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dc.contributor.authorWilliams, Jeanen
dc.identifier.citationWilliams, J. (2014) Women’s Football During World War One. In: The National Football Museum (eds.) The Greater Game: A History of Football in World War One. Oxford: Shire Publications and National Football Museum, pp. 45-47en
dc.description.abstractPrior to the World War One, women’s football had a rocky existence. The earliest organised game seems to have taken place on 9 May 1881 when a team calling themselves England played a side named Scotland at Easter Road, Edinburgh. Scotland won 3-0. A London-based team, the British Ladies Football Club (BLFC), was founded in 1895. The BLFC also played in Scotland and the north-east but it only lasted two years. However, women’s football grew rapidly between 1917 and 1922 in Britain largely as a result of the changing status of women in society and new opportunities for a more varied range of work, with attendant higher pay and a right to leisure.en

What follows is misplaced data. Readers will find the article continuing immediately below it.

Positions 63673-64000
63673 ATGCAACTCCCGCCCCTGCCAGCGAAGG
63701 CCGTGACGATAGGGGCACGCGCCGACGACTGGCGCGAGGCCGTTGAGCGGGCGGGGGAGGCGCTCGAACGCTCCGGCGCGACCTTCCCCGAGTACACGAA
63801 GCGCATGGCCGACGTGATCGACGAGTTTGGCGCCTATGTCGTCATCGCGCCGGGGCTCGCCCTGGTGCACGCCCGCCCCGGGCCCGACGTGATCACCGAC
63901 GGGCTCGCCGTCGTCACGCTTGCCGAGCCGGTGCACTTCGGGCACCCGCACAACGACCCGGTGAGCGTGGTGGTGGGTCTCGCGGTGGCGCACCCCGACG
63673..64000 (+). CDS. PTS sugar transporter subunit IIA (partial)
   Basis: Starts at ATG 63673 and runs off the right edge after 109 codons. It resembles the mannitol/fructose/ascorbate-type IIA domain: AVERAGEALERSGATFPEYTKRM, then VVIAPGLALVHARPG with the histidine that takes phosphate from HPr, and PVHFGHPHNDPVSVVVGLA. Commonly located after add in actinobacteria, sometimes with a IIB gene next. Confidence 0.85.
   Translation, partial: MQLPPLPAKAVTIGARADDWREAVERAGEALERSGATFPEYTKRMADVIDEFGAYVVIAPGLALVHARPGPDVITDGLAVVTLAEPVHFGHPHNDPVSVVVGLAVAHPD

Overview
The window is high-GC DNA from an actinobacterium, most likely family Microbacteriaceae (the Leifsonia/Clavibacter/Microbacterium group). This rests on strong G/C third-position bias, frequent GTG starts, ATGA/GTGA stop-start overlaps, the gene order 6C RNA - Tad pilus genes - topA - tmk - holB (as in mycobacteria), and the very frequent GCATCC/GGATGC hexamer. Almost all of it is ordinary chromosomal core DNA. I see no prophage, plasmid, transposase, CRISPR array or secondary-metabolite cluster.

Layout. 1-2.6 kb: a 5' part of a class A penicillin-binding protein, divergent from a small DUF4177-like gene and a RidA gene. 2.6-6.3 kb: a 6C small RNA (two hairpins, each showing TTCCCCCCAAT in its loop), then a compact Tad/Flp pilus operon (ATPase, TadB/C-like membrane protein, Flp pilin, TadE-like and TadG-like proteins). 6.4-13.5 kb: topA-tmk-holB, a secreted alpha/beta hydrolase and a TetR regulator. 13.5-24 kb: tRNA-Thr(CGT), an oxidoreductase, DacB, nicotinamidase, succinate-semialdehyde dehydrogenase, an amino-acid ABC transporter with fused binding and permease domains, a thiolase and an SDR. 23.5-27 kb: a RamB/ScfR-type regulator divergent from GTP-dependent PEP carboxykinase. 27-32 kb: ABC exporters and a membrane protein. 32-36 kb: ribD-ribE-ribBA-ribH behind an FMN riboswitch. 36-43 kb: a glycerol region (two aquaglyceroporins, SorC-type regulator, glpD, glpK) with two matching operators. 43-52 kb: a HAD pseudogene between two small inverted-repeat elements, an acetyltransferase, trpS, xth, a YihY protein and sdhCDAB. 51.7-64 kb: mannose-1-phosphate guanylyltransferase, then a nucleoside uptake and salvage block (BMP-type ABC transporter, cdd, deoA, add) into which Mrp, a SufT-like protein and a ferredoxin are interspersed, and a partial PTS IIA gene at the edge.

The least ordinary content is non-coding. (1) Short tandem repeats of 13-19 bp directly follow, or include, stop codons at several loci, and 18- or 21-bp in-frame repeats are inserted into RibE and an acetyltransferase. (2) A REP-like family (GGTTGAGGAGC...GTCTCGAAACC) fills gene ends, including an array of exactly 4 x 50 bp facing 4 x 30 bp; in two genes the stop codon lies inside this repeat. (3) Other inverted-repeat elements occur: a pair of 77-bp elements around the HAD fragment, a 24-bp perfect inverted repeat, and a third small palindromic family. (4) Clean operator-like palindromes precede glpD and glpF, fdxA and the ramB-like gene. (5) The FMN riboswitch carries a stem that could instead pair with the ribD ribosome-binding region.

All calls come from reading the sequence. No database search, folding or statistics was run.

dc.publisherShire Publications Ltden
dc.subjectAssociation footballen
dc.subjectWorld War Oneen
dc.titleWomen’s Football During World War Oneen
dc.typeBook chapteren
dc.researchgroupInternational Centre for Sports History and Cultureen

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